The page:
Capital Metro board hits pause on MetroAccess contract proposal
The Capital Metropolitan Transportation Authority Board of Directors on Monday sent back to its committees a staff proposal to readjust a paratransit provider’s contract to the tune of $25.7 million.
Chad Ballentine, the agency’s vice president of demand response and innovative mobility, presented to the board the proposal that would extend Capital Metro’s agreement with Ride Right to operate MetroAccess service for at least another five years, with the option of two additional years.
Ride Right’s original contract, inked in 2014, included a five-year base term with a five-year option. That 10-year package accounted for 982,500 service hours and was worth $53 million.
The proposed extension would be worth $78.7 million and increase the number of service hours provided to 1.7 million.
Much as it does with its fixed-route bus and train services, Capital Metro contracts MetroAccess operations out to third-party firms. Ride Right is based out of MetroAccess’ north base near Highland Mall, while MV Transportation is headquartered in the south. A third firm, LeFleur Transportation, was handling overflow service until the company unexpectedly ended its operations in Austin and across the state last fall.
That sudden departure prompted the proposal to expand Ride Right’s role.
Board members met the idea with no shortage of caution.
“My biggest concern is we’re essentially extending this without a solicitation process,” City Council Member Ann Kitchen told Ballentine.
He countered that LeFleur’s sudden collapse forced the agency’s hand and that the 10-year term of Ride Right’s original contract would not change. Once that agreement expires in 2024, Ballentine explained, Capital Metro will solicit new partners to operate MetroAccess out of the north base. In the meantime, the agency will bring a new contract for MV’s south-based services to the board next month.
The board members questioned the long-term viability of existing MetroAccess operations given innovations that are potentially right around the corner, such as robot cars. Chair Wade Cooper asked whether the proposed contract with Ride Right would tie the agency’s hands, a concern echoed by Council Member Delia Garza.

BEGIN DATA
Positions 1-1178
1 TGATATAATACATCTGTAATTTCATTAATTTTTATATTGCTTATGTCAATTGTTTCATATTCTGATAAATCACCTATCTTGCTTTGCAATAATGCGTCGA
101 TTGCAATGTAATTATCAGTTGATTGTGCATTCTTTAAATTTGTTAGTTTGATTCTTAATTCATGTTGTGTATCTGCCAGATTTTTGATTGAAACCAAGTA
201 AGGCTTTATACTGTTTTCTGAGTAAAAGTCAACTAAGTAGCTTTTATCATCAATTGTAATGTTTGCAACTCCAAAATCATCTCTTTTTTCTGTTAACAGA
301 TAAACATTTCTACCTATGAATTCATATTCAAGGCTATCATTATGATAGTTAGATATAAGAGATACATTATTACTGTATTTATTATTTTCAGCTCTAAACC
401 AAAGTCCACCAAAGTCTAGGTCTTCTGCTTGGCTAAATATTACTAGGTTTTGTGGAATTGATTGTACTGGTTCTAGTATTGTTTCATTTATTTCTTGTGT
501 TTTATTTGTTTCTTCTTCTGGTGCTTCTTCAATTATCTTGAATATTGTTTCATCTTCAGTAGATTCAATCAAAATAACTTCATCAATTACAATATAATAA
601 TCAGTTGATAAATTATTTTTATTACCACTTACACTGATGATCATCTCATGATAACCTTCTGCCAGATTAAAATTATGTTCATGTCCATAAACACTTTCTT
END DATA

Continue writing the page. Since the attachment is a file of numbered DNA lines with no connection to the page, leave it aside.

“There will always be a need for these dedicated service providers,” Ballentine told Garza. Referring to MetroAccess customers, he continued, “These are the folks that you really can’t put in a (transportation network company car) or a taxi. These are folks with severe cognitive disabilities, or larger wheelchairs, those kinds of things.”
Still not mollified, Kitchen expressed her desire to tap the brakes on the proposed contract revision. She pointed to next month’s discussion of MV’s contract.
“It just seems to me that our contracts for the entire service give us the most flexibility if we vote on them or consider them at the same time,” said Kitchen.
Cooper announced he shared his colleagues’ concerns and suggested pushing the Ride Right proposal back to the Operations and Planning Committee at its March 9 meeting for further consideration.
As for the future of paratransit, Ballentine told the Austin Monitor he’s bracing for technological disruption.
“We don’t know what the future holds for us,” he said. “I think what we’re going to see is probably autonomous vehicles as something that will really change the game for us a lot more than adding TNCs or an app.”
Photo by WhisperToMe (Own work) [Public domain], via Wikimedia Commons.
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Key Players & Topics In This Article
Capital Metro: The city’s urban transportation system.